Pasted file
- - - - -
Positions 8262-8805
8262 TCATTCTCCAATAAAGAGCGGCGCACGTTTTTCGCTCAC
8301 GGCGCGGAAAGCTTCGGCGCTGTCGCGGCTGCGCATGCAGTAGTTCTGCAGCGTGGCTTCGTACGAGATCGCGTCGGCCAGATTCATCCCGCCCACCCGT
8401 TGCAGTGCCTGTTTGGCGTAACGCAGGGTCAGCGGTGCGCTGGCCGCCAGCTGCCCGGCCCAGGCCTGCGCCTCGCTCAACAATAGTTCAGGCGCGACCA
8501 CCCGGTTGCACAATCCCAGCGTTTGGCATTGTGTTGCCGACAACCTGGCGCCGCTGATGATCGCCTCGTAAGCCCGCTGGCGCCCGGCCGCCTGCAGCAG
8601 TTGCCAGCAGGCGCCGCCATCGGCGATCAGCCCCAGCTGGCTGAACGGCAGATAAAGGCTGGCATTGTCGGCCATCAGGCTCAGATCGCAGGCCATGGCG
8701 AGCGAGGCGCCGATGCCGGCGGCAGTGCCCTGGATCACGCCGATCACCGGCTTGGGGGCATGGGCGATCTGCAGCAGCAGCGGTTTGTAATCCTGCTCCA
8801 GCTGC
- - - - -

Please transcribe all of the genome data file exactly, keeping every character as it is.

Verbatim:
Positions 8262-8805
8262 TCATTCTCCAATAAAGAGCGGCGCACGTTTTTCGCTCAC
8301 GGCGCGGAAAGCTTCGGCGCTGTCGCGGCTGCGCATGCAGTAGTTCTGCAGCGTGGCTTCGTACGAGATCGCGTCGGCCAGATTCATCCCGCCCACCCGT
8401 TGCAGTGCCTGTTTGGCGTAACGCAGGGTCAGCGGTGCGCTGGCCGCCAGCTGCCCGGCCCAGGCCTGCGCCTCGCTCAACAATAGTTCAGGCGCGACCA
8501 CCCGGTTGCACAATCCCAGCGTTTGGCATTGTGTTGCCGACAACCTGGCGCCGCTGATGATCGCCTCGTAAGCCCGCTGGCGCCCGGCCGCCTGCAGCAG
8601 TTGCCAGCAGGCGCCGCCATCGGCGATCAGCCCCAGCTGGCTGAACGGCAGATAAAGGCTGGCATTGTCGGCCATCAGGCTCAGATCGCAGGCCATGGCG
8701 AGCGAGGCGCCGATGCCGGCGGCAGTGCCCTGGATCACGCCGATCACCGGCTTGGGGGCATGGGCGATCTGCAGCAGCAGCGGTTTGTAATCCTGCTCCA
8801 GCTGC